Mitchell's family on her father's side were descendants of Thomas Mitchell, originally of Aberdeenshire, Scotland, who settled in Wilkes County, Georgia in 1777, and served in the American Revolutionary War. Her grandfather, Russell Crawford Mitchell, of Atlanta, enlisted in the Confederates States Army in July 1861, and was later severely wounded at the Battle Of Sharpsburg. After the Civil War, he made a large fortune supplying lumber to rapidly building Atlanta. Russell Mitchell had twelve children from two wives; the eldest was Eugene, who graduated from the University of Georgia Law School.

Mitchell's maternal great-grandfather, Philip Fitzgerald, emigrated from Ireland, and eventually settled on a slaveholding plantation near Jonesboro, Georgia where he had one son and seven daughters with his wife, Elenor. Mitchell's grandparents, married in 1863, were Annie Fitzgerald and John Stephens, who had also emigrated from Ireland and was a Captain in the Confederate States Army. John Stephens was a prosperous real estate developer after the Civil War and one of the founders of the Gate City Street Railroad (1881), a mule-drawn Atlanta Trolley System. John and Annie Stephens had twelve children together; the seventh child was May Belle Stephens, who married Eugene Mitchell. May Belle Stephens had studied at the Bellevue Convent in Quebec and completed her education at the Atlanta Female Institute.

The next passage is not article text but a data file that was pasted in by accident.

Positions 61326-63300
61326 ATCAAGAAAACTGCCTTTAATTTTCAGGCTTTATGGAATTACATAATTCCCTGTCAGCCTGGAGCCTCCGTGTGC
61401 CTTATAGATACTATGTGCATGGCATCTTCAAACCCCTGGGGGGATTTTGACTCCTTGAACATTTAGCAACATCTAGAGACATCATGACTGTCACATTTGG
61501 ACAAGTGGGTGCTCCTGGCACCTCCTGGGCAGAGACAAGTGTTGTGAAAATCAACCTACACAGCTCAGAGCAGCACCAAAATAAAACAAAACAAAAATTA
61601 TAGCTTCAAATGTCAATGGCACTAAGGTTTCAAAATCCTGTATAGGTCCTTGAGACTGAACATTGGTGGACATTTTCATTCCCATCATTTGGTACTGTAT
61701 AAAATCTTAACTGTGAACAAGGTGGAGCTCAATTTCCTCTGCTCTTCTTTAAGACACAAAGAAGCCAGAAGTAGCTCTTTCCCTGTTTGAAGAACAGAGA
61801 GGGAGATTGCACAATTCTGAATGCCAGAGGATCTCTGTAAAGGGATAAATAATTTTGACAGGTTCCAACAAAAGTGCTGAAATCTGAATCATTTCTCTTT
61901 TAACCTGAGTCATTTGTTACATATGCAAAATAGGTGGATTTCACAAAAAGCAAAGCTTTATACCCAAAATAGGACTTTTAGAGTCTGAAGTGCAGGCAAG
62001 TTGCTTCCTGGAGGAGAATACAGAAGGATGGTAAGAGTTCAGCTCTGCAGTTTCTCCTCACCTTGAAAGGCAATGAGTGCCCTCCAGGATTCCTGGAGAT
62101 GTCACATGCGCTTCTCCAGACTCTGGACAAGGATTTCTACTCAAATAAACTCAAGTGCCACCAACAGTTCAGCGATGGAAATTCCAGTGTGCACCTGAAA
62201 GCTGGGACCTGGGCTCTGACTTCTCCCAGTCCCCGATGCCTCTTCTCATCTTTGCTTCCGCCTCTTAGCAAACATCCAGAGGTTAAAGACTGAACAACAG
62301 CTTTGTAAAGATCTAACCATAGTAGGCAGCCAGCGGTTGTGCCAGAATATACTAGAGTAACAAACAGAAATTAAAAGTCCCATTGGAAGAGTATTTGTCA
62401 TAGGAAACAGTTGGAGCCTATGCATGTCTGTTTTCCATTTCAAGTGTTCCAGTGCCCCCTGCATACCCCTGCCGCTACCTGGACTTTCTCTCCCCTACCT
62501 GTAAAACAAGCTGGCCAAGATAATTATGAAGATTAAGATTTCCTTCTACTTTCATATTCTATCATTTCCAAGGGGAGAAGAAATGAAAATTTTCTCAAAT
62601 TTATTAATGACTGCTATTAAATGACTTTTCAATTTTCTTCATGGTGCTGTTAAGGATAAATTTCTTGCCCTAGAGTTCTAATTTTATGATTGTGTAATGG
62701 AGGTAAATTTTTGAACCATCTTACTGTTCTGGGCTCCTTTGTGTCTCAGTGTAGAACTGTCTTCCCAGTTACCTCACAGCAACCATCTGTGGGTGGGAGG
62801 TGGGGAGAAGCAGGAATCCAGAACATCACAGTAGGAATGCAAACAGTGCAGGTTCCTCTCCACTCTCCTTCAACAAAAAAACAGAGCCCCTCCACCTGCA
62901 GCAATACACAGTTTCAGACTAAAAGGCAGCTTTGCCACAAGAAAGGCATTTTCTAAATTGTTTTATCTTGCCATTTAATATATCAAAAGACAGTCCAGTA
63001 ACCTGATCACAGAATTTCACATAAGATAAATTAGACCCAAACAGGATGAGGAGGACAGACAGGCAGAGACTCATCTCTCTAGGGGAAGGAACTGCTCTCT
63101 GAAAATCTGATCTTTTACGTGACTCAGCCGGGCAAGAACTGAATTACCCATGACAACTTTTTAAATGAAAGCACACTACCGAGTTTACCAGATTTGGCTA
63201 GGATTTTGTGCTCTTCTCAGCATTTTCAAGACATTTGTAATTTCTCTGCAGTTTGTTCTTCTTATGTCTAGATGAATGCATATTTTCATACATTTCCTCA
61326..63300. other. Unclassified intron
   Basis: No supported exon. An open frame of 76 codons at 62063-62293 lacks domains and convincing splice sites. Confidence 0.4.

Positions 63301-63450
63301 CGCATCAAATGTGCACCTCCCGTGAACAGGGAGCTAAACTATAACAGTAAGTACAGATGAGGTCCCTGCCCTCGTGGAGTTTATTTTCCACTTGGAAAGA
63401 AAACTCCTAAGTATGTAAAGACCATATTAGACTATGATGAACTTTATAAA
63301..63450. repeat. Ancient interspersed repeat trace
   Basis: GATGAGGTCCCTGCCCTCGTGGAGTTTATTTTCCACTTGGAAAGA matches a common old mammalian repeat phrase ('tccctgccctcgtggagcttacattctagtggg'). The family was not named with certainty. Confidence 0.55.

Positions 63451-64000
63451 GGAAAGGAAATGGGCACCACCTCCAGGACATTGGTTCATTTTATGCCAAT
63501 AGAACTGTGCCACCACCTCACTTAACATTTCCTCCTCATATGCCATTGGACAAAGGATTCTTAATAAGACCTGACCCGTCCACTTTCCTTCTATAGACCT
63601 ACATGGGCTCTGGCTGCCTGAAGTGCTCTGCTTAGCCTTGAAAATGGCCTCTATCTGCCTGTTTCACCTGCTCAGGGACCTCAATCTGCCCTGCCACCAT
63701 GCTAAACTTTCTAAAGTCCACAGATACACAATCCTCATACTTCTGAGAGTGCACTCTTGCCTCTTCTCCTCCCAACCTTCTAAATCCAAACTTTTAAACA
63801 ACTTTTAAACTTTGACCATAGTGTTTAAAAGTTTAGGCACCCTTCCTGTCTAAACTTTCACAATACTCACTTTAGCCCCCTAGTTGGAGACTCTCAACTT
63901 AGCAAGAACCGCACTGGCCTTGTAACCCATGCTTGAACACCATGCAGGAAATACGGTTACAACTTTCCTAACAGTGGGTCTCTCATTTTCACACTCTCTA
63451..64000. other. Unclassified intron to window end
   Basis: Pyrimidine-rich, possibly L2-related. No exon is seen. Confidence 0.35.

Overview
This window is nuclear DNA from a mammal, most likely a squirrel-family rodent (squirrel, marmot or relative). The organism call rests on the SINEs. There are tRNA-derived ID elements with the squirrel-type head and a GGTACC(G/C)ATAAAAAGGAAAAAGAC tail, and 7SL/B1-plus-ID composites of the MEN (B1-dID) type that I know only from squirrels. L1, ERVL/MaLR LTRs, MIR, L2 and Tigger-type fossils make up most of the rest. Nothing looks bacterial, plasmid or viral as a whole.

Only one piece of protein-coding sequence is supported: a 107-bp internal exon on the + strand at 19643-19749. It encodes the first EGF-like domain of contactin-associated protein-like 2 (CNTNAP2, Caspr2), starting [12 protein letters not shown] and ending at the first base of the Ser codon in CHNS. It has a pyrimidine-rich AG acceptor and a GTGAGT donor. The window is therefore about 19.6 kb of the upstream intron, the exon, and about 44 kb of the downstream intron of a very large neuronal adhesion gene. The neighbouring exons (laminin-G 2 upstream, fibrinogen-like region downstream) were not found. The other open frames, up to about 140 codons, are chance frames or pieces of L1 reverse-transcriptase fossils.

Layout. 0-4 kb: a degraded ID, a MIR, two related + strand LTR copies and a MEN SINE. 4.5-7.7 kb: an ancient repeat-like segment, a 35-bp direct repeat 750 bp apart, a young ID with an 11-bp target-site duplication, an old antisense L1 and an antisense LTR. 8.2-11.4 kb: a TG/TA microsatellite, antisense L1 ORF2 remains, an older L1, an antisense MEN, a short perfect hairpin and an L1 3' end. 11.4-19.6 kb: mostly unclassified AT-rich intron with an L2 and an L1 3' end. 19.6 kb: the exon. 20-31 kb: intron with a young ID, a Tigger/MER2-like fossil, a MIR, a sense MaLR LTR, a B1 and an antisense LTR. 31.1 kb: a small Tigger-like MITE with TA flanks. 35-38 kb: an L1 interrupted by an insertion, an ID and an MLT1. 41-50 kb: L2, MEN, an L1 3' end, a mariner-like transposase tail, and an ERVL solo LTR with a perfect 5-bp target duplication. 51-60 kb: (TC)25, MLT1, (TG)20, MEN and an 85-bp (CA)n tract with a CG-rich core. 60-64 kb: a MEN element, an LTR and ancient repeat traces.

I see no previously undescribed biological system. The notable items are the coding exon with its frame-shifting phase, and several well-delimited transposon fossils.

The Atlanta Constitution reported that May Belle Stephens and Eugene Mitchell were married at her father's mansion on November 8, 1892:

Margaret Mitchell was a storyteller from a very young age. The first stories she wrote were about her animals and then she progressed to fairy tales and adventure stories. She created book covers for her stories, bound the tablet paper pages together and added her own artwork. At age eleven she gave a name to her publishing company: "Urchin Publishing Co." Later her stories were written in notebooks.

May Belle Mitchell kept her daughter's stories in white enamel bread boxes and there were several boxes of her stories stored in the Mitchell home by the time she went off to college.

Margaret Mitchell was struck by a speeding automobile as she crossed Peachtree Street at 13th Street in Atlanta with her husband, John Marsh, while on her way to see a movie on the evening of August 11, 1949. She died at Grady Hospital five days later without regaining consciousness. The driver, Hugh Gravitt, was an off-duty taxi driver who was driving his personal vehicle when he struck Mitchell. After the accident, Gravitt was arrested for drunken driving and released on a $5,450 bond until Mitchell's death. It was discovered that he had been cited 23 times previously for traffic violations. The Governor of Georgia, Herman Talmadge, later announced that the state would tighten regulations for licensing taxi drivers. Gravitt was convicted of involuntary manslaughter and served four months in jail.
One can only wonder what great masterpiece she might have come up with next had she lived longer. It’s still hard to believe that Gone With The Wind was the only book of hers that was published while she was still alive.

Source: Wikipedia -

This work is released under CC 3.0 BY-SA -